As everyone knows, Maine's two Republican Senators, Olympia
Snowe and Susan Collins, played a key role in passing President
Barack Obama's economic stimulus package earlier this month. So
what does Maine get from the stimulus package's heavy
There's no indication that horse-trading based on local needs was
part of the deal that Senators Collins and Snowe (along with
Pennsylvania Senator Arlen Specter) finally made to help the
package get the necessary three-fifths majority (60 out of 100
votes) to pass the Senate. (No other Republicans in the Senate or
the House voted for the bill.) Generally, Maine is treated the same
as every other state in the spending program's formulas. It's still
early to say how, where, and when much of that money may eventually
get spent. But a look at the preliminary breakdowns gives some idea
of how Maine, and other coastal states, will be affected by the
federally-backed spending surge.
Coastal Journal passes on some figures supplied by Senator
Collins' office. Major chunks of the money come as continued or
increased spending on big existing programs that have no special
relevance for the building or remodeling industries. Top examples:
Maine will get $470 million in federal Medicaid money, and $116
million in food stamp dollars. Maine will also get a $196 million
from the "State Stabilization Fund" — general support for
state activities such as education, school construction and
maintenance, and public safety. Maine workers will also get a tax
credit of up to $400 apiece ($800 for couples).
A few line items may affect contractors and the building trades
directly. For example, Maine's low-income housing weatherization
program will get $42 million extra dollars to spend, and the
state's Energy Efficiency Program will get $27 million. And Maine
will get $50 million to spend on water and sewer
As Maine Goes ... When it comes to that last item — updating
the state's sewers — Maine has some "shovel-ready" projects.
Like most coastal states and most of the nation, Maine has a
problem with "combined flows" — a situation where stormwater
runoff and sewage flow through the same set of pipes and run to the
same place (the sewage treatment plant). In many communities, a
heavy rainstorm typically overwhelms the sewage treatment plant,
and overflows of untreated sewage run straight into rivers and the
ocean. A map posted on
The Vigorous North blog shows combined sewer overflow discharge
points located around the City of Portland, Maine.
Portland Combined Sewer Overflow Outlets
(CSO's) -- locations where street runoff combined with raw
sewage dumps into streams and ponds during wet weather -- are shown
as circles. Stars are locations that dump only street runoff, which
can contain animal feces.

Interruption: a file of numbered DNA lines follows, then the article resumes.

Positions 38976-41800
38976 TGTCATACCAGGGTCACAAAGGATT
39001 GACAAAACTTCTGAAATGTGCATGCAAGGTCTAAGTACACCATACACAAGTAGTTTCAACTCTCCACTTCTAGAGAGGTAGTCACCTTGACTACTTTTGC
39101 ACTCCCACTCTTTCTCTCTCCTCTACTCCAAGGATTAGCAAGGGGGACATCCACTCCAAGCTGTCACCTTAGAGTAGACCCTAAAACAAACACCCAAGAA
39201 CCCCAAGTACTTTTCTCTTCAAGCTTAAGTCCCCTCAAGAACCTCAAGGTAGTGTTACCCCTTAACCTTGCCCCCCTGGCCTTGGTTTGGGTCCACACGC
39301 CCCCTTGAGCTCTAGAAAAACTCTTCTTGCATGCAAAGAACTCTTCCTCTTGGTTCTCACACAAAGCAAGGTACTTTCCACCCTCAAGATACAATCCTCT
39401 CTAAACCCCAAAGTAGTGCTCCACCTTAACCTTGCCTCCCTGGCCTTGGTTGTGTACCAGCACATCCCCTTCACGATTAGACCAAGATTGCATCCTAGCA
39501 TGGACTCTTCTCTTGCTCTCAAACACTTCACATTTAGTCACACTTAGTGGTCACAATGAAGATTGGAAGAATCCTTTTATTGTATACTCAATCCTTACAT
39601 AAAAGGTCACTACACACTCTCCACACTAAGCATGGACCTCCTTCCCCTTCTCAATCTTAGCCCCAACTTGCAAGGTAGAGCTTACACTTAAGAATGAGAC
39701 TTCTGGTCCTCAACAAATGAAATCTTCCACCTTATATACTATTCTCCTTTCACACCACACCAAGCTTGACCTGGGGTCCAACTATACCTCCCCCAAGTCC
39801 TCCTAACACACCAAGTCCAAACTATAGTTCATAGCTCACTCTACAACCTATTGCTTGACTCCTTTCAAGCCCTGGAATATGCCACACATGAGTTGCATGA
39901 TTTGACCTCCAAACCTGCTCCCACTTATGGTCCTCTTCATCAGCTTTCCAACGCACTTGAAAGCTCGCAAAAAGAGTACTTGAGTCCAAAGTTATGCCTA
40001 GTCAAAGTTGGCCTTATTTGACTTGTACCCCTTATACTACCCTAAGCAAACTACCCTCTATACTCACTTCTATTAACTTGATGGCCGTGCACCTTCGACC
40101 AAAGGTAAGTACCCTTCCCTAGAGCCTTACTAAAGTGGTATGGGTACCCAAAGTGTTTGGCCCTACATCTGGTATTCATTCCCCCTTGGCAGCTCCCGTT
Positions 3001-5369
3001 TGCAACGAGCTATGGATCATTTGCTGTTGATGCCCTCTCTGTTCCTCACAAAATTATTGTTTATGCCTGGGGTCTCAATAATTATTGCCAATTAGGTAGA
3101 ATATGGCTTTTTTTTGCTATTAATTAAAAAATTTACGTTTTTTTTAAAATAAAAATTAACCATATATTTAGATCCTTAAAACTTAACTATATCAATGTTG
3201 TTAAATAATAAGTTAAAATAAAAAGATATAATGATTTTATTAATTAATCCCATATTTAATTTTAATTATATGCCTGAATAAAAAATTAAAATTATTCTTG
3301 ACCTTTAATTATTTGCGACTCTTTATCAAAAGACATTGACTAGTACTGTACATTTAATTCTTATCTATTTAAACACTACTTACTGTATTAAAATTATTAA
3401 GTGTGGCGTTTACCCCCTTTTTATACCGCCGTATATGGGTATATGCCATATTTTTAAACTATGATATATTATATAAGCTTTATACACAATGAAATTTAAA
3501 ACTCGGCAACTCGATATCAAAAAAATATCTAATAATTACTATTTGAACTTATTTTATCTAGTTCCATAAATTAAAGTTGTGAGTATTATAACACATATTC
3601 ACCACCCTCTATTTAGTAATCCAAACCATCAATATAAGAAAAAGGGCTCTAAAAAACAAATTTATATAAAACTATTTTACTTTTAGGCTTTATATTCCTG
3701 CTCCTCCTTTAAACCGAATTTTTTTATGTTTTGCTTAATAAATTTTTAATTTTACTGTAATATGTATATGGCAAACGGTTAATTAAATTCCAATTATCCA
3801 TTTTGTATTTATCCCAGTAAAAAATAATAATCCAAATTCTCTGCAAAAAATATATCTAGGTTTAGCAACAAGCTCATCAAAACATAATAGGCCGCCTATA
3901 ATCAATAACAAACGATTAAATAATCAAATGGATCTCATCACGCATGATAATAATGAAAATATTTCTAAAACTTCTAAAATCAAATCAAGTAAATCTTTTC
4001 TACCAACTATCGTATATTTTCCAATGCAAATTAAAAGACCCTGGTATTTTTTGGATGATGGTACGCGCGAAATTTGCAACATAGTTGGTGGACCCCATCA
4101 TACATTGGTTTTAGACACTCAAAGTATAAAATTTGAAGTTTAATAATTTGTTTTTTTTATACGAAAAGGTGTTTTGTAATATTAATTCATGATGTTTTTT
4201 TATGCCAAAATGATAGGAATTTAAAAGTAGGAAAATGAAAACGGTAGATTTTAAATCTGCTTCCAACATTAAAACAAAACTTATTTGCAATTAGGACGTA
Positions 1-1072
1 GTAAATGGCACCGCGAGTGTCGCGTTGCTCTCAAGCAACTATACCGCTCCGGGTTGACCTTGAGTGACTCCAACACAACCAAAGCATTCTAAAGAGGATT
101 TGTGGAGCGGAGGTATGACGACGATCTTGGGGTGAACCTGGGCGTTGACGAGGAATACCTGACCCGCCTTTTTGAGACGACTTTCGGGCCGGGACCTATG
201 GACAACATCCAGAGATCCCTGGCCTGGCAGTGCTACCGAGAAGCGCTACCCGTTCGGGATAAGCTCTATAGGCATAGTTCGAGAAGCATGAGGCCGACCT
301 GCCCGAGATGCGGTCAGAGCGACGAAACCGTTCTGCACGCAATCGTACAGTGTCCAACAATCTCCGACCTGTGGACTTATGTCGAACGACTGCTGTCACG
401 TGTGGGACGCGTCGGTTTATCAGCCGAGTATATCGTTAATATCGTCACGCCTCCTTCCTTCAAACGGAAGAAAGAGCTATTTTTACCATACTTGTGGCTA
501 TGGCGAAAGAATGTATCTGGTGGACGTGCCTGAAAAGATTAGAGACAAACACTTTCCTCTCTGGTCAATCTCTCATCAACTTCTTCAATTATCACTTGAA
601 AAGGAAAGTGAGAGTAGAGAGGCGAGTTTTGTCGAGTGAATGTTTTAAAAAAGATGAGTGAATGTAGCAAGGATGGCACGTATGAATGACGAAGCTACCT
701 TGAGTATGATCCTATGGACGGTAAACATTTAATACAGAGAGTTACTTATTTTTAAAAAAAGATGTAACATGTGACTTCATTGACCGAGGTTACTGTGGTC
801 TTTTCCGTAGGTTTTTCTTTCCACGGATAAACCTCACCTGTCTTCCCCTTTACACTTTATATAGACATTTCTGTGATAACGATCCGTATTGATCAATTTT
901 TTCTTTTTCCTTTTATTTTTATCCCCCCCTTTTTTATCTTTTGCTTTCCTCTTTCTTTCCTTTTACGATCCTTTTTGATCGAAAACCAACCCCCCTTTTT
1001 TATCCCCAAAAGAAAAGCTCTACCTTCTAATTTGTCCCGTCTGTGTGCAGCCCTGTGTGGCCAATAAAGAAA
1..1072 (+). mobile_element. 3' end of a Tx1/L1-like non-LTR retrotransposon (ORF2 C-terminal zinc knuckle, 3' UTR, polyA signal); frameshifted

According to the state Department
of Environmental Protection, 34 Maine communities have a total
of 190 combined overflow discharge points, resulting in an annual
flow of 1.5 billion to 3 billion gallons of mixed stormwater and
sewage to rivers and oceans each year. Those overflows violate both
state and federal clean water laws; state legislator
John Nutting is pushing a bill to force all of Maine's towns to
clean up their acts within four years.
Jill Duson, is asking for $12 million from the stimulus package
to help fund Portland's $61 million sewer upgrade program aimed at
eliminating combined overflows.
At a White House meeting between mayors and the President, Duson
also endorsed Obama's goal of providing accountability and
transparency for public tracking of how all the stimulus money is
spent. (The administration released a
25,000-word documentlast week detailing how federal, state, and
local authorities are expected to report spending so that citizens
can follow the money on the White House's new stimulus package website.)
Mayor Duson told the
Maine Press Herald, "I am personally committed to make sure
that our senators – who went out on a limb for the package
– can demonstrate that it was administered properly and
efficiently and created jobs in the Portland region." At the state
level, Maine Governor, John Baldacci, has pledged to keep the
stimulus money separate from other state spending, setting up
special accounts at all state agencies to isolate and track the
Municipal efforts to clean up contaminated stormwater overflows are
mostly big civil engineering projects. However, builders and
developers can also play a key role in preventing stormwater
overflows, experts say, by applying "Low Impact Development"
stormwater management methods. "Integrated Management Practices"
like green roofs, cisterns, rain barrels, landscape swales, "rain
gardens," and permeable sidewalks and driveways can allow most or
all of the stormwater that falls on a site to soak harmlessly into
the earth and recharge groundwater, rather than running off into
waterways or the ocean — and this can eliminate the need for
costly civil engineering solutions. The U.S. Environmental
Protection Agency has information on LID methods at the EPA website. But it's not clear
whether federal stimulus money will stretch to cover these advanced
methods — even though LID has been demonstrated to cost less
and perform better than old-fashioned "end of pipe" approaches.
Look to Coastal Connection later in the year for more information
on green methods for stormwater management.